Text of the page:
UIC Researchers Measure Health Effects of Chicago’s Waterways
[Writer] This is research news from U-I-C – the University of Illinois at Chicago.
Today, Dr. Samuel Dorevitch, research assistant professor of environmental and occupational health sciences in the UIC School of Public, talks about a study to determine the health effects associated with recreational activities such as boating, canoeing, kayaking and fishing on Chicago’s waterways.
Here’s professor Dorevitch:
[Dorevitch] I’ll be telling you about a research study that I’m doing called CHEERS, which stands for the Chicago Health, Environmental Exposure, and Recreation Study.
CHEERS is an epidemiologic study of recreation on water, so we enroll people who are doing activities like rowing, paddling, boating and fishing on waters throughout the Chicago area and we follow them over time to see if people are getting sick and what they’re getting sick from and we also have a comparison group of people who are outdoors on the same days at about the same places doing recreational activity that doesn’t involve water. And by comparing the two we’ll learn about the short term health effects of water recreation, specifically looking for symptoms of infection such as gastrointestinal infections, skin infections or other skin conditions, as well as eye, ear and respiratory conditions.
Within the water exposed group we have two subgroups. One group is doing water recreation on the Chicago River system and that includes the Cal-Sag Channel and the North Branch and North Shore Channel of the Chicago River system. That system has three water reclamation plants on it, which discharge treated waste water into the cannels.
There are other sites where we recruit people that don’t have this type of point-source pollution and that would be Lake Michigan at beaches and recreation areas within the city of Chicago. We also enroll people in the research on the Fox River, the DesPlaines River and several small inland lakes such as Tampier Lake and the Busse Woods Lake, and the Skokie lagoons and Crystal Lake.
One of the unique aspects of this research is that we study activities other than swimming. There have been epidemiologic studies like ours that look at the acute health effects of swimming but the activities that we look at haven’t been studied before.
Our study involves some novel ways of measuring exposure to water. And that new study module is the basis, in part, for the new funding that we’ve received for this project. We study how much water people swallow when they’re doing recreational activity and we’ll also be measuring how much water people’s skin comes in contact with through splashes and we also measure how much water is in the air as an aerosol and these types of measurements have not previously been part of an epidemiologic study.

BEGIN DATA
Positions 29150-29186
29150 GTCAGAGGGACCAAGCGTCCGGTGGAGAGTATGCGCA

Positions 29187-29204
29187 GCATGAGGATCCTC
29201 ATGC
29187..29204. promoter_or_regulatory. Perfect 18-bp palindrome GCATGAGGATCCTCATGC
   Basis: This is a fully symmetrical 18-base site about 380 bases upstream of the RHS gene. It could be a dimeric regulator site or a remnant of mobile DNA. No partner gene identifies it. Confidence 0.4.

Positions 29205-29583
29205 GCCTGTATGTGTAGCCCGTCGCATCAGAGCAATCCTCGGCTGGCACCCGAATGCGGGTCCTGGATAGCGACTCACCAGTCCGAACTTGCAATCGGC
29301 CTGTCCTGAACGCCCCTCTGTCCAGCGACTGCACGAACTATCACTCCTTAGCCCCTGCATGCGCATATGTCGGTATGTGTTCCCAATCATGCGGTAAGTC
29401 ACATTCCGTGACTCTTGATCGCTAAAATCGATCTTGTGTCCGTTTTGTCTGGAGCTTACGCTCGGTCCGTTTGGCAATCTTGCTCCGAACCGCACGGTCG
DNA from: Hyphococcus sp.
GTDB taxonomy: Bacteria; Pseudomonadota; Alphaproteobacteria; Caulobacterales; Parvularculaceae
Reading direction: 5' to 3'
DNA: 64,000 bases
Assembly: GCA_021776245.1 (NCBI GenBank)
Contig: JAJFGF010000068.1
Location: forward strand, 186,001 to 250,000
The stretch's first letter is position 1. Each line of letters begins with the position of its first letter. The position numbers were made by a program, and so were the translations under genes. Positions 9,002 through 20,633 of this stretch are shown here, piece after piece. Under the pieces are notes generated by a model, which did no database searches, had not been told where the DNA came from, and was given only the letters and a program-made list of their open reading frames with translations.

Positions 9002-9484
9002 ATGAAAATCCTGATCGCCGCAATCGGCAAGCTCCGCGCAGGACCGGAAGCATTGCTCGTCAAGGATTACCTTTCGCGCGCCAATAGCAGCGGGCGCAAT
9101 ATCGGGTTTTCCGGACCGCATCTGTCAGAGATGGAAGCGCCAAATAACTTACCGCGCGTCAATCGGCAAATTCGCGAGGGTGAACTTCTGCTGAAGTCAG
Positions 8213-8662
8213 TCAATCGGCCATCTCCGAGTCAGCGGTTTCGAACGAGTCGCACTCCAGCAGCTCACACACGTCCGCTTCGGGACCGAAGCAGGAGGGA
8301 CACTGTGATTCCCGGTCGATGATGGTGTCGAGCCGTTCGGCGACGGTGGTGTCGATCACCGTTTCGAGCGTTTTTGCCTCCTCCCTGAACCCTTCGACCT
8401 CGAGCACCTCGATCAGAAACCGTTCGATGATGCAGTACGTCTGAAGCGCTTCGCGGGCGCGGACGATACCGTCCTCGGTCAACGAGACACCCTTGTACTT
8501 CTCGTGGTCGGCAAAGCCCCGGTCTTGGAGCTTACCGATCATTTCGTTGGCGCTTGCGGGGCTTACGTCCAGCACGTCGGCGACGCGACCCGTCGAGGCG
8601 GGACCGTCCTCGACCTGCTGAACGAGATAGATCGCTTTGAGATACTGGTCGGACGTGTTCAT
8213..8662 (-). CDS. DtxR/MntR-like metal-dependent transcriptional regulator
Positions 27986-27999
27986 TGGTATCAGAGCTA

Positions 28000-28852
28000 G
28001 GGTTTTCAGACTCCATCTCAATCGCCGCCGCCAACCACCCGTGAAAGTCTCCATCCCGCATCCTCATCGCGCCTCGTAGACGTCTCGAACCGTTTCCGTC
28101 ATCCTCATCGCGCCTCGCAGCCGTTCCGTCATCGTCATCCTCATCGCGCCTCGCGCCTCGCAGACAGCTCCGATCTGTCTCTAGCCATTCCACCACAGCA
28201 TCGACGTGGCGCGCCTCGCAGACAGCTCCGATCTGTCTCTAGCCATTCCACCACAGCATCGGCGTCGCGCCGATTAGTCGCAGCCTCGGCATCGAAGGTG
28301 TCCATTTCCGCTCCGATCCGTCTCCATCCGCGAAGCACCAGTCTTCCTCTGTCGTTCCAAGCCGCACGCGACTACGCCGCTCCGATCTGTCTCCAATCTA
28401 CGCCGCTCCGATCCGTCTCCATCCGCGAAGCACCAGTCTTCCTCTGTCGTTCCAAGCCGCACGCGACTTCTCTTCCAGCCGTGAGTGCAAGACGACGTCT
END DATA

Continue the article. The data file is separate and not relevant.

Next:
Another unique aspect of the study is that we measure the pathogens that cause disease in the water. Most prior research – essentially all research up to around 1990 – looked primarily at what we call indicators of sewage pollution in the water. And people who live in Chicago know that occasionally the beaches are closed because of high E. coli levels. It’s not usually E. coli that makes people sick, but the presence of E. coli in the water indicates that there may be sewage contamination.
Besides measuring bacteria like E. coli, we also measure the pathogens, things like Giardia and Cryptosporidium and Norovirus that actually do make people sick.
So far we’ve enrolled about 7,700 people in this project between 2007 and 2008. We’re going to begin field work again in 2009 in April and continue through the beginning of August. Hopefully, by the end of the project we’ll have over 10,000 people enrolled in the study.
This research is funded by the Metropolitan Water Reclamation District of Greater Chicago and we will have a final report for them by December 2010.
[Writer] Dr. Samuel Dorevitch is research assistant professor of environmental and occupational health sciences.
For more information about this research, go to www-dot-news-dot- uic-dot-edu (www.today.uic.edu) … click on “news releases.” … and look for the release dated March 23, 2009.
This has been research news from U-I-C – the University of Illinois at Chicago.